x64 calling convention and the disappearing process syndrome

Raymond Chen describes the parameter passing aspect of the x64 calling convetions.   But there is more than parameter passing to the calling convention.   Exception handling is an important part of the calling convention.

A function that calls another function or needs to allocate stack space or requires exception handling (e.g. has a try statement) must have a prolog and an epilog.  It also has to have an entry in a special function-table.   The function table includes unwind information – information that enables the exception-handling routings to unwind the stack and undo the effect of the function prolog.    In order for exception handling to work, there are limitations on function prolog and epilog.

The fun begins when a function does not have correct unwind information.  If in addition to that, there is no debugger attached to the process, the system notifies the Win32 sub-system about the exception.   The Win32 sub-system will simply kill the process. You will not see any Watson or JIT debugger dialog box.   The process will just disappear.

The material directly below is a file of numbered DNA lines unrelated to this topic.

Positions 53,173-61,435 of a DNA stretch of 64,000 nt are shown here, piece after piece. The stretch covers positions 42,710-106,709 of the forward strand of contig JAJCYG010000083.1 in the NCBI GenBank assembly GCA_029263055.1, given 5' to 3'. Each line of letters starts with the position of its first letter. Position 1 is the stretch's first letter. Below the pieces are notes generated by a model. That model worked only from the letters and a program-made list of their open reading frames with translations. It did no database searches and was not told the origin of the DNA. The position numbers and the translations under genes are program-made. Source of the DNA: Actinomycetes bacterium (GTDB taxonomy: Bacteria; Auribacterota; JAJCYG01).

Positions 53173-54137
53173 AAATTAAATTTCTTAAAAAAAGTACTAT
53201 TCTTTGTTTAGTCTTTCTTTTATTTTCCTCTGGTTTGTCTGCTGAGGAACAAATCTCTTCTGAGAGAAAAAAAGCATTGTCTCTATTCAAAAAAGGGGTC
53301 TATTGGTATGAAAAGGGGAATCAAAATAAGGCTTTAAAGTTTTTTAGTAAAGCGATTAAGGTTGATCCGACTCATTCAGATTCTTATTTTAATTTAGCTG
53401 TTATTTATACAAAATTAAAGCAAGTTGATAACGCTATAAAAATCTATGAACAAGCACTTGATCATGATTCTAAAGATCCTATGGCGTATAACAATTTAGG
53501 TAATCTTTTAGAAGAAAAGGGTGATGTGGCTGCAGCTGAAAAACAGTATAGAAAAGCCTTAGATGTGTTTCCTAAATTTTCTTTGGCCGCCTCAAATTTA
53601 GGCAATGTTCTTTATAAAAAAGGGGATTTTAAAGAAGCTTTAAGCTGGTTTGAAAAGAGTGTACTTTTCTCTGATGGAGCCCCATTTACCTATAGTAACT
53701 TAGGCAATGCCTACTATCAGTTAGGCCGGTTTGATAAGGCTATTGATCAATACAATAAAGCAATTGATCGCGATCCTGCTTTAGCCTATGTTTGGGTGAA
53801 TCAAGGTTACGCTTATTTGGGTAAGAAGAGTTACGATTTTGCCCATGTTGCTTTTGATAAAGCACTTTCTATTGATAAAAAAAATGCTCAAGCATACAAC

This happened to me last week.  I had an assembly thunk function that called some C++ code that had a race condition (which seems to happen only when a debugger is not attached).   Debugging would have been much easier if I did not have an assembly thunk that did not play by the rules and did not have a function-table entry.